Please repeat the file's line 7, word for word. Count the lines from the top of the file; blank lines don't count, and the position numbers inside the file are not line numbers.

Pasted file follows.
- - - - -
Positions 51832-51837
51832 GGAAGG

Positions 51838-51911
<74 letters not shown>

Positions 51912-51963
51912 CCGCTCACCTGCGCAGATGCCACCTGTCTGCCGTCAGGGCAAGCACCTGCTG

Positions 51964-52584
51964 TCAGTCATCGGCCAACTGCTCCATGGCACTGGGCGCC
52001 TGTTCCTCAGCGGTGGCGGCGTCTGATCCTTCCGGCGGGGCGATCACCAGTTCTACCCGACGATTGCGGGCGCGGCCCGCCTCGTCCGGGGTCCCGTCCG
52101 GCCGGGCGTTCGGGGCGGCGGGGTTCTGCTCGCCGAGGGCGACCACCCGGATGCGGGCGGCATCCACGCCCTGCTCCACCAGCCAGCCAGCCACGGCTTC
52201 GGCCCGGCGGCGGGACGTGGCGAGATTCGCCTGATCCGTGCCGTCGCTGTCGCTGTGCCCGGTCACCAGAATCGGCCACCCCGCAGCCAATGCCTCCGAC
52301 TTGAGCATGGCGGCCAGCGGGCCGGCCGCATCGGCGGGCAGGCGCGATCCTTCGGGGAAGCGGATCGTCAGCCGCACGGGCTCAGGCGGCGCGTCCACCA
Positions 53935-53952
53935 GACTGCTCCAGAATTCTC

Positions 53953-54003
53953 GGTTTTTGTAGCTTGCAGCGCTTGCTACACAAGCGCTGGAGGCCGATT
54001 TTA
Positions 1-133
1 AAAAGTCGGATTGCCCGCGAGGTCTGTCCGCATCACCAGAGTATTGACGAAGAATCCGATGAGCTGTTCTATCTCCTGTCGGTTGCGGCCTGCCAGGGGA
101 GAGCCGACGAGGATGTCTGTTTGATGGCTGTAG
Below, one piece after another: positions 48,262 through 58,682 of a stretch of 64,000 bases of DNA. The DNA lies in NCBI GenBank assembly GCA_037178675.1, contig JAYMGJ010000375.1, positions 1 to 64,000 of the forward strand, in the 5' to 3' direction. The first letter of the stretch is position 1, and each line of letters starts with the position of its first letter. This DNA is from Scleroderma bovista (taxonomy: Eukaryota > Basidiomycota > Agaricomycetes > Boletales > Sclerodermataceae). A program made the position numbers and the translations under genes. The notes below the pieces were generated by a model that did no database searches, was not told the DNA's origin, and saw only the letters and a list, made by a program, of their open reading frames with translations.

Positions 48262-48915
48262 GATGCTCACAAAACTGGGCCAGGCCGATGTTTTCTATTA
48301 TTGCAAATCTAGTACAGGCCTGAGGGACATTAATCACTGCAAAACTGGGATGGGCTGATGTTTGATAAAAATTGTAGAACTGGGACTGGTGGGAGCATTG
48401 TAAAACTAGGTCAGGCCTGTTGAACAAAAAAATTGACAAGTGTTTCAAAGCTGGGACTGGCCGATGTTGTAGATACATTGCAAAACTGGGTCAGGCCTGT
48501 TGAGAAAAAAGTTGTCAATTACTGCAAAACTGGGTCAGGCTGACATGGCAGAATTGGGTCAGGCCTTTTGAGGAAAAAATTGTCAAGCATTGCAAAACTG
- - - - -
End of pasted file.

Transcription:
Positions 51964-52584